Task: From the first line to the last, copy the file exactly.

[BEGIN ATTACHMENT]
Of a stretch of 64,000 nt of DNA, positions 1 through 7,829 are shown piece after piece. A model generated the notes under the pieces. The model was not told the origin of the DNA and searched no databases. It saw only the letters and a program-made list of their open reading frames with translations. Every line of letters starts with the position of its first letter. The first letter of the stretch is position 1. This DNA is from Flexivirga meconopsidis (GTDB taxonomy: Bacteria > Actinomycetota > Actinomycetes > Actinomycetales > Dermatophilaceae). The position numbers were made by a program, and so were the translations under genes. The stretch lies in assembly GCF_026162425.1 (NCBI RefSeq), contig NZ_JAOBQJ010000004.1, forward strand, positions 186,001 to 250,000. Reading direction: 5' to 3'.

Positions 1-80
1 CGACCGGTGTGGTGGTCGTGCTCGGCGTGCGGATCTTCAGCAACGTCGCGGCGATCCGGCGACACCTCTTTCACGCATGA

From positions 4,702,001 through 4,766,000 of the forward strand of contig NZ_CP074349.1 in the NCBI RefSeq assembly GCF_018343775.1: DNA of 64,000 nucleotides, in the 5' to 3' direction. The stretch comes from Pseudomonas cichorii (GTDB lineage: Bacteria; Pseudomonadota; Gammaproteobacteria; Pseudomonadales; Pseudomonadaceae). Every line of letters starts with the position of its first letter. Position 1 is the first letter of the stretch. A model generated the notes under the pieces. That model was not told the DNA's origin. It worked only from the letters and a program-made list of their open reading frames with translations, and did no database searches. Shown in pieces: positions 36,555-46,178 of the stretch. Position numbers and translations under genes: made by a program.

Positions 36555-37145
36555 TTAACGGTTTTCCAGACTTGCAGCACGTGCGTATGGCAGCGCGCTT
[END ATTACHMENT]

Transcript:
Of a stretch of 64,000 nt of DNA, positions 1 through 7,829 are shown piece after piece. A model generated the notes under the pieces. The model was not told the origin of the DNA and searched no databases. It saw only the letters and a program-made list of their open reading frames with translations. Every line of letters starts with the position of its first letter. The first letter of the stretch is position 1. This DNA is from Flexivirga meconopsidis (GTDB taxonomy: Bacteria > Actinomycetota > Actinomycetes > Actinomycetales > Dermatophilaceae). The position numbers were made by a program, and so were the translations under genes. The stretch lies in assembly GCF_026162425.1 (NCBI RefSeq), contig NZ_JAOBQJ010000004.1, forward strand, positions 186,001 to 250,000. Reading direction: 5' to 3'.

Positions 1-80
1 CGACCGGTGTGGTGGTCGTGCTCGGCGTGCGGATCTTCAGCAACGTCGCGGCGATCCGGCGACACCTCTTTCACGCATGA

From positions 4,702,001 through 4,766,000 of the forward strand of contig NZ_CP074349.1 in the NCBI RefSeq assembly GCF_018343775.1: DNA of 64,000 nucleotides, in the 5' to 3' direction. The stretch comes from Pseudomonas cichorii (GTDB lineage: Bacteria; Pseudomonadota; Gammaproteobacteria; Pseudomonadales; Pseudomonadaceae). Every line of letters starts with the position of its first letter. Position 1 is the first letter of the stretch. A model generated the notes under the pieces. That model was not told the DNA's origin. It worked only from the letters and a program-made list of their open reading frames with translations, and did no database searches. Shown in pieces: positions 36,555-46,178 of the stretch. Position numbers and translations under genes: made by a program.

Positions 36555-37145
36555 TTAACGGTTTTCCAGACTTGCAGCACGTGCGTATGGCAGCGCGCTT